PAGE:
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5 Ways To Healthy Skin And Coat For Your Dog

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skin and coat

Having healthy skin and coat makes your dog look and feel better.  If you notice your dog scratching often he may have an allergy, adrenal problems or a parasite of some kind.

Dry skin problems may be easy to correct, or might involve a visit to the vet to determine the underlying cause and set corrective steps in motion.

Healthy Skin and Coat Tip 1: Feed Top-Quality Diet

Avoid commercial foods with low-quality fat sources such as animal fat or plant-sourced oils.  If you know your dog is allergic to certain ingredients, be sure to check food labels to ensure they don’t contain those allergens.

Even if you’ve been feeding a food you believe to be free of allergens, still check the label each time before buying since food ingredients can change.

Healthy Skin and Coat Tip 2: Consider A Supplement

Omega-3 fatty acids can help improve skin conditions.  Consider adding a fish oil supplement to your dog’s diet.  Use fresh fish oil, and check it before feeding to your dog to ensure it hasn’t become rancid.

These oils are high in fat, and also calories, weighing in at about 40 calories per teaspoon. Factor those into your dog’s daily diet so he won’t gain weight.

Healthy Skin and Coat Tip 3: Choose Right Grooming Tools  

Grooming tools aren’t a one-size-fits-all, the right tools depend on your dog’s coat.  A shedding tool won’t be right for a dog with silky hair like a Yorkie, but would work great for a German Shepherd.

Avoid brushes that are too soft or too hard.  Soft ones won’t reach the skin, while ones that are overly hard might scratch the skin.  Your dog will show you which tools are right for him.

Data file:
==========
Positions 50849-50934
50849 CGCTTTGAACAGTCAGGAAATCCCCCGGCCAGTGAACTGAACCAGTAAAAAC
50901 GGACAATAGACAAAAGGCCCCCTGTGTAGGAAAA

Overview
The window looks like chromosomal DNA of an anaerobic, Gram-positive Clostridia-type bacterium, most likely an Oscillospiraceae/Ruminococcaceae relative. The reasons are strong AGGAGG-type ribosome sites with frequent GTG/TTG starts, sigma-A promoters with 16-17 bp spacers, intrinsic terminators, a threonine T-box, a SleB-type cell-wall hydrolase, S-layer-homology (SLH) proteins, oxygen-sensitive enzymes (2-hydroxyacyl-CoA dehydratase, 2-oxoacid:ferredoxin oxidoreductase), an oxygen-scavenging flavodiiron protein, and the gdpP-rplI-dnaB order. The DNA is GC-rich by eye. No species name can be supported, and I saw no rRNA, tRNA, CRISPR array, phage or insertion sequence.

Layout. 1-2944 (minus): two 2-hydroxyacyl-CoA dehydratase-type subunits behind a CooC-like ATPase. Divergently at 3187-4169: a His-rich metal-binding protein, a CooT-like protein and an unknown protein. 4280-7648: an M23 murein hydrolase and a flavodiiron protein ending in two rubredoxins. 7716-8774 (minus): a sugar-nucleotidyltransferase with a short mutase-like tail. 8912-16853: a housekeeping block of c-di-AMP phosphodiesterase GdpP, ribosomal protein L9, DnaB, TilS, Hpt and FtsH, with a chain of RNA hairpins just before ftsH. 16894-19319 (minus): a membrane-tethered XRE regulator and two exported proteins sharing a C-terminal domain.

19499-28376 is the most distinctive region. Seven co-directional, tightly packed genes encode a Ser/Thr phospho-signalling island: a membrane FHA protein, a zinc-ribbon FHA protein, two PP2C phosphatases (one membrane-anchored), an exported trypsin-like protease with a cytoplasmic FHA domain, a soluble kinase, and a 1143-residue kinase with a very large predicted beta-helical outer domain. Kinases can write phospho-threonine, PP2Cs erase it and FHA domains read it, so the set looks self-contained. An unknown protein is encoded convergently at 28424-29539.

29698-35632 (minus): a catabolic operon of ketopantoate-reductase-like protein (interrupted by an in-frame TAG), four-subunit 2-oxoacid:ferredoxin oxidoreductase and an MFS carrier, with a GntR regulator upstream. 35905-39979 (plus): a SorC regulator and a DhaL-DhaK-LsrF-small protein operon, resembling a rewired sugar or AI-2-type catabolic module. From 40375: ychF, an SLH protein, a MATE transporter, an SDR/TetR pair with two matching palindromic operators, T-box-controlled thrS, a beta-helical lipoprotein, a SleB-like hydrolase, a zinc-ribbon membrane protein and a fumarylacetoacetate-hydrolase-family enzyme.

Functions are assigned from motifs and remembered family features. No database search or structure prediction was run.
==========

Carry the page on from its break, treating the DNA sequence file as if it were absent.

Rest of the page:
If he leans into it and enjoys being brushed, it’s a keeper.  If he runs the other way when he sees the brush, keep looking for one that’s a better fit.

Healthy Skin and Coat Tip 4: Take Off Collar

Leather Collars

Dirty collars can rub off and shorten the hair around your dog’s neck.  If your dog’s collar is leather, remove it and clean regularly with saddle soap, glycerin bar or Murphy’s Oil soap.  Wipe off the excess, let it dry thoroughly, then polish with a towel before putting it back on your dog.

Nylon or Hemp collars

These collars can be put in the washing machine, or cleaned with dishwashing detergent and an old toothbrush.  Check the care instructions to see what the manufacturer recommends.

If your dog is not an escape artist, leave his collar off when he’s around the house, it’ll give his fur a break.

Healthy Skin and Coat Tip 5: Clean Place to Sleep

Wash your dog’s bed, or the cover if it’s removable at least twice a month.  If his bed doesn’t have a removable cover, put some soft towels or a blanket in it that can be washed regularly.  Frequent washing keeps fleas from gaining a foothold, which is great for your dog, and you!

As with any health issue, if you suddenly notice changes in your dog’s skin or coat, notify your veterinarian.  Skin conditions are best treated before they get out of hand and make your dog miserable.



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